There are a lot of considerations when beginning your new venture, as accountants it’s important we make the finance considerations as seamless as possible. We’ve put together a few notes to help you get going, knowing that things like accounting and tax are taken care of.
You can operate as a sole trader, company, trust or partnership. Here we’re only going to look at company and sole trader.
The benefits of incorporating your venture include building a separate brand, having limited liability and generally separating yourself from your business.
The negatives of this are that you can’t claim losses against your personal income (unless you elect into the LTC regime), you need to file separate tax returns and the registration and ongoing maintenance of the company. If your venture includes partners then you’re likely to need a shareholders agreement.
The Inland Revenue makes it easy to apply for an IRD number for a new company, making it a tick box online when incorporating. Which leads us to...
2. Income Tax
Tax in New Zealand on companies is 28%, while for individuals on the progressive scale can go up to 33% over $70,000. The tax year runs from 1 April to 31 March.
If you’re setting up in business it’s important to keep an eye on how profit is tracking for the year and not fall foul of the provisional tax guidelines. Basically these are set up because as employees pay tax as they earn, businesses must also pay tax in three instalments throughout the year, with a balance after a tax return is completed.
Technically you don’t have to pay provisional tax in your first year, however we ALWAYS recommend a review in August, December and March to see where you are at. The Inland Revenue can charge interest if it calculates you should have paid sooner, or your final instalment is too high.
"Should I register?” is the question we get asked most frequently. Yes.
No seriously, it is hard getting a confident yes or no for most things in the tax world. You don’t have to register until your revenue hits a certain threshold. However if you’re looking to earn over $60,000 in revenue then you need to register and add GST onto your pricing for customers in New Zealand.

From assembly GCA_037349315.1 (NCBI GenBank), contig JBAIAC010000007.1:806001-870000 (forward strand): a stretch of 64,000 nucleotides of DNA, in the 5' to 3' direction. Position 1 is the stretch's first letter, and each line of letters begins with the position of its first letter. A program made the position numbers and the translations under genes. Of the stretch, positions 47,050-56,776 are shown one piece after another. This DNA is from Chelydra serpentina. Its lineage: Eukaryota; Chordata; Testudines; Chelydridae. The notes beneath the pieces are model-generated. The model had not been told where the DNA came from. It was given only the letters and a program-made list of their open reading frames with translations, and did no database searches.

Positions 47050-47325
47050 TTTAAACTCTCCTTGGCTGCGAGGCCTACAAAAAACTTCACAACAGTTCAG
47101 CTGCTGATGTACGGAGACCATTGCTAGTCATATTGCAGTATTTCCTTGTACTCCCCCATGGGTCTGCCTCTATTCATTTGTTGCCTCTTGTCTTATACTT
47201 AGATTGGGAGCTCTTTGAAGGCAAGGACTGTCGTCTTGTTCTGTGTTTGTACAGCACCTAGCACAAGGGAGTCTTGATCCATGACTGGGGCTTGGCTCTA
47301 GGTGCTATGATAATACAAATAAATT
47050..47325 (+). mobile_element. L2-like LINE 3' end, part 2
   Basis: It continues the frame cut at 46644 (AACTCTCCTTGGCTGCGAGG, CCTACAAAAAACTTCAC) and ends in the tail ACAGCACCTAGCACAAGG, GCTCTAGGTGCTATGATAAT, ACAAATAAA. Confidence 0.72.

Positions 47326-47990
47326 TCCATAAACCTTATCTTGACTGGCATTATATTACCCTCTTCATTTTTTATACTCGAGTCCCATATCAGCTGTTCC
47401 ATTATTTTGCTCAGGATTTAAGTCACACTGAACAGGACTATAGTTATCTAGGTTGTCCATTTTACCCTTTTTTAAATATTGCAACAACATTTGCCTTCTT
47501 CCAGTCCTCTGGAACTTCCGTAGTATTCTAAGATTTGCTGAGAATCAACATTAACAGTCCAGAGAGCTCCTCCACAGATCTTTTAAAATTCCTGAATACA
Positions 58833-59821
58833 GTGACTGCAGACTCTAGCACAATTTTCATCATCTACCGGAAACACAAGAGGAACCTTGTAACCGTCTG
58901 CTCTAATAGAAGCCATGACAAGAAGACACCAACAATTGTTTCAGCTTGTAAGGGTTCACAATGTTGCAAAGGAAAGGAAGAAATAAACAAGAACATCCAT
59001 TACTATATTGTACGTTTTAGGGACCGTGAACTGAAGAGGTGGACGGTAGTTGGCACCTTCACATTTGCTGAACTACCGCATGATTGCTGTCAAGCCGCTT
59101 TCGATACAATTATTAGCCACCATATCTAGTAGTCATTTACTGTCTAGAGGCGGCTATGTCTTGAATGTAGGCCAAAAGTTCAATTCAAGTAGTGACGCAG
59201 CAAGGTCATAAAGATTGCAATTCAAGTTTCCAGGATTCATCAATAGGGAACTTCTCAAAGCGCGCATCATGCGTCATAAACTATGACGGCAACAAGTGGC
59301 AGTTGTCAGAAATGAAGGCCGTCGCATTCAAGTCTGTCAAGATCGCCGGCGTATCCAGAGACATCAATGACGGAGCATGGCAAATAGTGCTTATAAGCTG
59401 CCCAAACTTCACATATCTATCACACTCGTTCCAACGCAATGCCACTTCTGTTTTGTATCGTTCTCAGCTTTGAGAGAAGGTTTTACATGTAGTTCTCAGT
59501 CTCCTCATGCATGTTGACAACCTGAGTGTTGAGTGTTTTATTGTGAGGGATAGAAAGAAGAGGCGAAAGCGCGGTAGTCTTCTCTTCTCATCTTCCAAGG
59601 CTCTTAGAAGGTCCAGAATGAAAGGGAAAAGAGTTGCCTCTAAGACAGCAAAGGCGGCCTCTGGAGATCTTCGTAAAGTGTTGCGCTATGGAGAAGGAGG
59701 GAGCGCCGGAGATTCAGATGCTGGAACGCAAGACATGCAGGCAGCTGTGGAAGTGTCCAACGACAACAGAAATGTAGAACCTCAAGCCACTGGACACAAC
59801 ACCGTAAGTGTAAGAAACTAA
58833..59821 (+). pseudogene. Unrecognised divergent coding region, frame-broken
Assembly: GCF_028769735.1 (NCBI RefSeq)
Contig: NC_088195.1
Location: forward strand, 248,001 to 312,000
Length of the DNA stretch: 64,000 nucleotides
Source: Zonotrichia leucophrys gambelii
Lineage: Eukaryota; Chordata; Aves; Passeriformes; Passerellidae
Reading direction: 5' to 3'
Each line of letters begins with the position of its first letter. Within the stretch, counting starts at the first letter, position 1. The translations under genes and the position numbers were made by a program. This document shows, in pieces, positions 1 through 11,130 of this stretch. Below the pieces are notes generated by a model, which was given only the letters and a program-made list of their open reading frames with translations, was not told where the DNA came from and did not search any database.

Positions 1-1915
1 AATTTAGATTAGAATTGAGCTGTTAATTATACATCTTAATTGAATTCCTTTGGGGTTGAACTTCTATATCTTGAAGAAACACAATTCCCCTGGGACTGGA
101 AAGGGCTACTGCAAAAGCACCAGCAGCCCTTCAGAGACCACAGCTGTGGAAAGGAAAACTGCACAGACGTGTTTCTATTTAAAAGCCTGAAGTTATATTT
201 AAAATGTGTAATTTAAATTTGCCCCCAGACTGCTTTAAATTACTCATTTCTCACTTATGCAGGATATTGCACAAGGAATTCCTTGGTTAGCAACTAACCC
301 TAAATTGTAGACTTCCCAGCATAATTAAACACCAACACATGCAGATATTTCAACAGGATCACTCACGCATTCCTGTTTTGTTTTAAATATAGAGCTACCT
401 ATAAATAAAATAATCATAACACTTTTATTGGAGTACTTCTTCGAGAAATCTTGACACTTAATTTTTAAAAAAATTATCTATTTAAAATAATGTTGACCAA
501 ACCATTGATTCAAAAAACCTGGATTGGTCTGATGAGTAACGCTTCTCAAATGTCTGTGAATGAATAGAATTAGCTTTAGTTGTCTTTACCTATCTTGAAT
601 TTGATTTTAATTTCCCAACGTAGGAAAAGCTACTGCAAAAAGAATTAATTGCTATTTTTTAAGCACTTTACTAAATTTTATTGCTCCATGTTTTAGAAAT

As a new business you’ll likely be spending more than you earn in the first few months. Registering can allow you to claim the GST back on those initial purchases, meaning more money to get set up. You can also introduce business assets into the company and claim the GST, if they originally had GST paid on them.
If you are providing business to business services, your customers are able to claim the GST back, so don’t worry about your invoices being higher than expected.
The Inland Revenue makes it easy to register for GST as it can be done through online services. Search for “register for GST online” and you’ll be sipping get-exclusive martini’s in no time. Your IRD number is now also your GST number.
There will be a few options when registering such as Payments or Invoice basis and six-monthly or two-monthly filing. We recommend a payments basis so you aren’t paying GST before you’ve collected on your invoices, and choose a timeframe that suits the flow of your business. If you’re good at putting away an amount for GST then a six monthly filing might be ok, whereas if you think you’ll need to keep on top of it then go for two monthly. You can always request to change the filing frequency later.
You’ll need to provide a tax invoice for your customers. A system like Xero makes this effortless. For invoices over $1,000 you’ll need to include the words “Tax Invoice” in a prominent place, your business name and GST number, the address of the customer, the date the invoice was issued and a description of the goods and or services supplied (including quantity).
There are some types of businesses where GST won’t be applicable. If you’re not sure if you should be registering please get in contact with your accountant.
*Tax rates correct at time of writing. Please check with your accounting professional.